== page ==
UM SRH Connects Patients to Their Families during COVID-19 Pandemic

L-R: Lakshmi Vaidyanathan, MD, medical director, SR Palliative Care Program and Population Health; Sarah Hopkins, LCSW-C, social worker, UM SR Palliative Care Program; and Christina Ball, AGACNP, nurse practitioner, UM SR Palliative Care Program.

Following the emergence of COVID-19 in Maryland, the University of Maryland Medical System (UMMS) enacted a Strict Patient Safety Policy at all 13 System hospitals, including UM Shore Medical Centers at Chestertown, Dorchester and Easton, on March 20. Hospitals and their health care providers are now faced with a unique challenge most had never experienced before: How do you connect patients with loved ones when visitors are not allowed in your facilities?

UMMS and UM Shore Regional Health (UM SRH) are enforcing a policy that is in the best interest of their team members and their communities. While the updated policy’s intent is to keep patients and hospital team members safe from exposure to COVID-19, few would deny the impact on patient-centered care that the new restrictions pose.

UM SRH values the support of family in the recovery of our patients. Jo Anne Thomson, director of Patient Experience, knows from personal experience how stressful it is for family to be separated from a loved one while they are in the hospital.

According to Thomson, UM SRH took immediate action to bring patients and families together using video-conferencing technology. When the new visitor policy went into place, Thomson pushed to have video-conferencing software added to iPads and laptops so patients and families could communicate, ensuring these technologies were available as soon as possible to reduce patient and family stress.

Elizabeth “Bee” Fish, director, Information Services and Technology at UM SRH, then connected UM Shore Medical Centers at Chestertown, Dorchester and Easton, as well as the UM Shore Emergency Center at Queenstown with the new software. Thomson worked with clinical teams at all sites, including telemetry, intensive care, palliative care, clinical nurse educators and the Birthing Center at UM Shore Medical Center at Easton to provide education about the need to connect patients and families and about how to use the new video-conferencing software to meet that need.

“We began thinking creatively about connecting our patients to their loved ones, leveraging the technology we have,” Fish said. “We did this because we know how important a visit from a loved one is. Many patients look forward to this and it helps us provide patient-centered care. By using video-conferencing technology, our providers also keep loved ones informed on care their family member is receiving while in the hospital.”

According to Jeannine Lemieux, clinical nurse educator at UM Shore Medical Center at Easton, these virtual visits help also to reduce patients’ losing sight of their health care goals.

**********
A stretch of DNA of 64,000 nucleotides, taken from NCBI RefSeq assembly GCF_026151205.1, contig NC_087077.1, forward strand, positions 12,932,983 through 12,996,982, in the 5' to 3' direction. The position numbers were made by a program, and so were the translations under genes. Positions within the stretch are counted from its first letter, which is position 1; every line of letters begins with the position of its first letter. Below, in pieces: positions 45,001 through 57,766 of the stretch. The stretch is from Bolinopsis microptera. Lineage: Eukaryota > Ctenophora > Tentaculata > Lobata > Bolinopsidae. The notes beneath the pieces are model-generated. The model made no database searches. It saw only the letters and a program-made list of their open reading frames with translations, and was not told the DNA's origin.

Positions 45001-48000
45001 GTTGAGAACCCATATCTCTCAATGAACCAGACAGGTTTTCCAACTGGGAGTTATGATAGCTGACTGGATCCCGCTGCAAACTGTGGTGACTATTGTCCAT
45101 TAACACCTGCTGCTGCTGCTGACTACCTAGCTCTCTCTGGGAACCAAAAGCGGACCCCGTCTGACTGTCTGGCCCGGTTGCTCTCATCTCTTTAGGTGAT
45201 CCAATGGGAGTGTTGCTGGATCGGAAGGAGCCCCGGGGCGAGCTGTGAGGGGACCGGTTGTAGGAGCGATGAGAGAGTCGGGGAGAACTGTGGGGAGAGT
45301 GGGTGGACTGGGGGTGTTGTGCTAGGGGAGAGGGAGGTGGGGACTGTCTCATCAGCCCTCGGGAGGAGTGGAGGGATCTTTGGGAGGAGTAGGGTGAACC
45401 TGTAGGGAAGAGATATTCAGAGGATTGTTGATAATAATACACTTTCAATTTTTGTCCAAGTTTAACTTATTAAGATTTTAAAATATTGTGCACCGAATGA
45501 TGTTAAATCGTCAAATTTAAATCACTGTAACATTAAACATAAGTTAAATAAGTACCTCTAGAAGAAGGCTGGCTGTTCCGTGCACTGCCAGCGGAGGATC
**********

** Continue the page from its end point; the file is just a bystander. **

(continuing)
“When I made the offer to my patient to help her connect face-to-face with her family, her eyes lit up and a smile came across her face. We then contacted her granddaughter and her grandson. Such a feeling of joy and peace entered the room when they were able to set eyes on each other. It didn’t matter that they weren’t physically there, they were able to talk and see each other, and that’s all that mattered,” Lemieux said.

Christina Ball, nurse practitioner with UM Shore Regional Health’s Palliative Care Program, said restrictions on visitation cause patients with acute and chronic illness, as well as their families, to face more uncertainty than ever before.

“As a palliative care nurse practitioner, I see that effective patient- and family-centered communication is so important to delivering quality care. New video technologies have provided an avenue to restore that connection for patients and their families during COVID-19,” Ball said.

In Ball’s observation, stress and anxiety have reached new levels. “Not being able to see loved ones in person added significant challenges on multiple levels,” she said.

“By utilizing video chat, we have been able to close this gap for patients and families,” Ball said. “This platform has allowed our team to build trust, alleviate anger, minimize fear, provide reassurance, and in some circumstances, provide closure. We are finding that by providing face-to-face connection, it is alleviating some of the unimaginable burden that has been placed on patients and families because of the no-visitor policy made necessary by COVID-19.”

As a result, she said, patients and families are able to focus on clinical information provided, individualized goals, wishes and necessary steps to move the plan of care forward.

But it doesn’t stop there. There are two other reasons why this technology is even more important during the COVID-19 pandemic: helping UM Shore Medical Group doctors and advanced practice providers monitor and support their patients through telehealth, and observing and communicating with patients who are in isolation units due to a COVID-positive diagnosis.

“When PPE (personal protective equipment) is limited, it is vital to reduce unnecessary contact between clinical staff and COVID-positive patients,” Fish said. “Where assessment of, say, pain levels, is the goal and physical touch is not necessary, we can lessen contact for clinical team members who may not need to physically enter the room.”

More information about UMMS and UM SRH’s response to COVID-19 is available on the System’s dedicated COVID-19 information webpage,